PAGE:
November 23, 2009 Length: 12:19
In this week's broadcast, Fr. Dcn. Matthew offers a reflection on a selection of sayings of St John Chrysostom on the pastoral nature of fasting as an act of charity. In what sense does our fast minister to our neighbor?
Fr. Dcn. Matthew Steenberg: Brothers and sisters, today a few brief words on fasting from our holy father among the saints, John Chrysostom. These are timely topics to be addressing today: fasting and asceticism. As in the new week, or in fact, later this week, those who follow the old calendar of the Orthodox Church will begin the fast leading to the Nativity of Christ. And for those who follow the new calendar, this fast is already underway. So, whichever calendar one follows by the blessing of one’s bishop, the fast is upon or nearly upon us.
But what is fasting? In the Orthodox Church, we fast regularly. Every week of the year, with few exceptions, have days dedicated to this task. Certain seasons throughout the year are appointed as specifically fasting seasons. Most obviously: Great Lent, but also this Nativity Fast, the Fast of the Dormition, the Fast of the Holy Apostles, and the fasts before various feasts. It behooves us, then, to ask not just once or twice in our lives, but regularly, what is this fasting and why do we do it? And here, the fathers, the saints of the Church, have much to teach us and continually to remind us.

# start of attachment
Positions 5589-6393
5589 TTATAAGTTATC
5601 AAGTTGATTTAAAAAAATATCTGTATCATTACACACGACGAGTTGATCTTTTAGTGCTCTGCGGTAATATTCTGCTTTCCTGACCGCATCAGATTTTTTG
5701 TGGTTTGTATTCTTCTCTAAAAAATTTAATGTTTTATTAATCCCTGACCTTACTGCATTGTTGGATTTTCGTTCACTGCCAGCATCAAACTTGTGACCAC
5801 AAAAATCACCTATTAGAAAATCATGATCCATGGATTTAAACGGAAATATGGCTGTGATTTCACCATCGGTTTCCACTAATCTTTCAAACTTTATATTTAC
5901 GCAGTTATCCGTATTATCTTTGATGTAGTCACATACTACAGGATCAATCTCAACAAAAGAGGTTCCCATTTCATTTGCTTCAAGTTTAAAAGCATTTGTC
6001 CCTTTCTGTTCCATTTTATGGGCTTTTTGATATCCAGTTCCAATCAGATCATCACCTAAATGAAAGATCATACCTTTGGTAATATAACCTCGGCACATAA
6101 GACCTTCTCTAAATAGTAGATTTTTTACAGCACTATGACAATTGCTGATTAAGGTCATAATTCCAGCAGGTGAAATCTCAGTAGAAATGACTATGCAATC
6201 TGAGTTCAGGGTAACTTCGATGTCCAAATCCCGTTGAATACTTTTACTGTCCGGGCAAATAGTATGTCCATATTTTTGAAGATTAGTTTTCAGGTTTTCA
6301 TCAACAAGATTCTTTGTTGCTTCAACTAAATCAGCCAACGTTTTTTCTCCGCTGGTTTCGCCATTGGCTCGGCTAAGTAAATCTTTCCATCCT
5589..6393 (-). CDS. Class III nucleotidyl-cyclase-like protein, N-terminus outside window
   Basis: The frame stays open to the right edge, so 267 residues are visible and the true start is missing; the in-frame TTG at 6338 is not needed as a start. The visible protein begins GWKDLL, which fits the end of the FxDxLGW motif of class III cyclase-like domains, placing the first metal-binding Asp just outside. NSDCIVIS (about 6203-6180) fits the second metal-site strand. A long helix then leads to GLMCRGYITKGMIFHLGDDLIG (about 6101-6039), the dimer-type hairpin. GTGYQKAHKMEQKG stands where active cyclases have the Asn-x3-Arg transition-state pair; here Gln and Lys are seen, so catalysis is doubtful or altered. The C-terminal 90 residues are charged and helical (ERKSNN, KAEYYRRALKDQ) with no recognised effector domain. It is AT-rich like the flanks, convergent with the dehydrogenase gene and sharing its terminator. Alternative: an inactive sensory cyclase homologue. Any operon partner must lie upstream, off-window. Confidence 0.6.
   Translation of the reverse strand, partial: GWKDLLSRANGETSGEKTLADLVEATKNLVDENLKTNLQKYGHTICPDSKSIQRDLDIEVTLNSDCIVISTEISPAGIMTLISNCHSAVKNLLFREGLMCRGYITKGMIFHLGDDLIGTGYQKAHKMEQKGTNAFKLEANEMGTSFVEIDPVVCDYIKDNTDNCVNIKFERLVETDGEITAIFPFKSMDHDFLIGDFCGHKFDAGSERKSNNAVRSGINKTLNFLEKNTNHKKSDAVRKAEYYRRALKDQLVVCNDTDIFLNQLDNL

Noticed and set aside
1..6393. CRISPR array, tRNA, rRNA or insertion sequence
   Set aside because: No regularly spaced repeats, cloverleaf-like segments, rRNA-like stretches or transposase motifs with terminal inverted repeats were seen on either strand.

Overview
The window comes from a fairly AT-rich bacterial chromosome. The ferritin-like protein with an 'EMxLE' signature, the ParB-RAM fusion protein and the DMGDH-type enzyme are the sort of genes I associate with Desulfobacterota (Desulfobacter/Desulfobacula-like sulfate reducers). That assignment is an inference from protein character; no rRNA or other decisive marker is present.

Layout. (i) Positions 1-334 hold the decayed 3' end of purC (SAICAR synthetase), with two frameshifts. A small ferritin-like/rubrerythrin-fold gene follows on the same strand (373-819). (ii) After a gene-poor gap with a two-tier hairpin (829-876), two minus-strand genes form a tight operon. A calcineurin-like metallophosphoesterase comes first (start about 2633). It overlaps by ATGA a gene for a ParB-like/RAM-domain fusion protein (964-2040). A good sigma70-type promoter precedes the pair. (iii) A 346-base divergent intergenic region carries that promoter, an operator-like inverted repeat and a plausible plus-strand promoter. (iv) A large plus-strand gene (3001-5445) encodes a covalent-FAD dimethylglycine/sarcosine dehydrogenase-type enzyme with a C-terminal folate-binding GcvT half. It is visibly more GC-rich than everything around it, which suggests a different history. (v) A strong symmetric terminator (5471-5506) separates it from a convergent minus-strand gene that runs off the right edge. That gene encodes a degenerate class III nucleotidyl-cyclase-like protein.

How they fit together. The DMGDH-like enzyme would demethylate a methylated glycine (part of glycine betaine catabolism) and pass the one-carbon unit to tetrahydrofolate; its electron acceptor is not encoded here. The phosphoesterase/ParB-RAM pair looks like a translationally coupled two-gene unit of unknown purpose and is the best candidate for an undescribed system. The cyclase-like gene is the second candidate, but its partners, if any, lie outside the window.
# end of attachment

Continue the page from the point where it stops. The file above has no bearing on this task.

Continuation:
Saint John Chrysostom in one of his pithy sayings, simply states, “Fasting of the body is food for the soul.” And this short saying puts everything in the right perspective. Fasting, in some sense, is a bodily, spiritual exercise. We refrain from certain foods. We keep longer vigils. We dedicate more time to prayer. We alter our diet. We perhaps take less sleep. It is also an act of our bodies in their normal day-to-day motions. We may refrain from certain social activities and dedicate that time instead to prayer, alms-giving, or to other such spiritual things. But in all these cases, we utilize by the direction of the Church, our physical body, our material nature as something sacred, some which, when focused upon, when cleansed and purified, has the power to transfigure our spirit, our soul.
So, fasting is for the Christian person a basic affirmation that our physical nature is a blessing, is a gift, is something good given to us by the loving Lord. And this is important in a world which for all its hedonism and its emphasis on seeking pleasure of the body, nonetheless in spiritual terms, is all too eager to dismiss the body, the material as something base, defiled, lesser than the spiritual. But in the Church, through our fasting, we affirm again and again that the body has sacred power. “Fasting of the body” says St. John, “is food for the soul.” As Saint John says in another place, “as bodily food fattens the body so fasting strength into the soul, imparting it an easy flight, it makes it able to ascend on high, to contemplate lofty things, and to put the heavenly higher than the pleasant and pleasurable things of life.”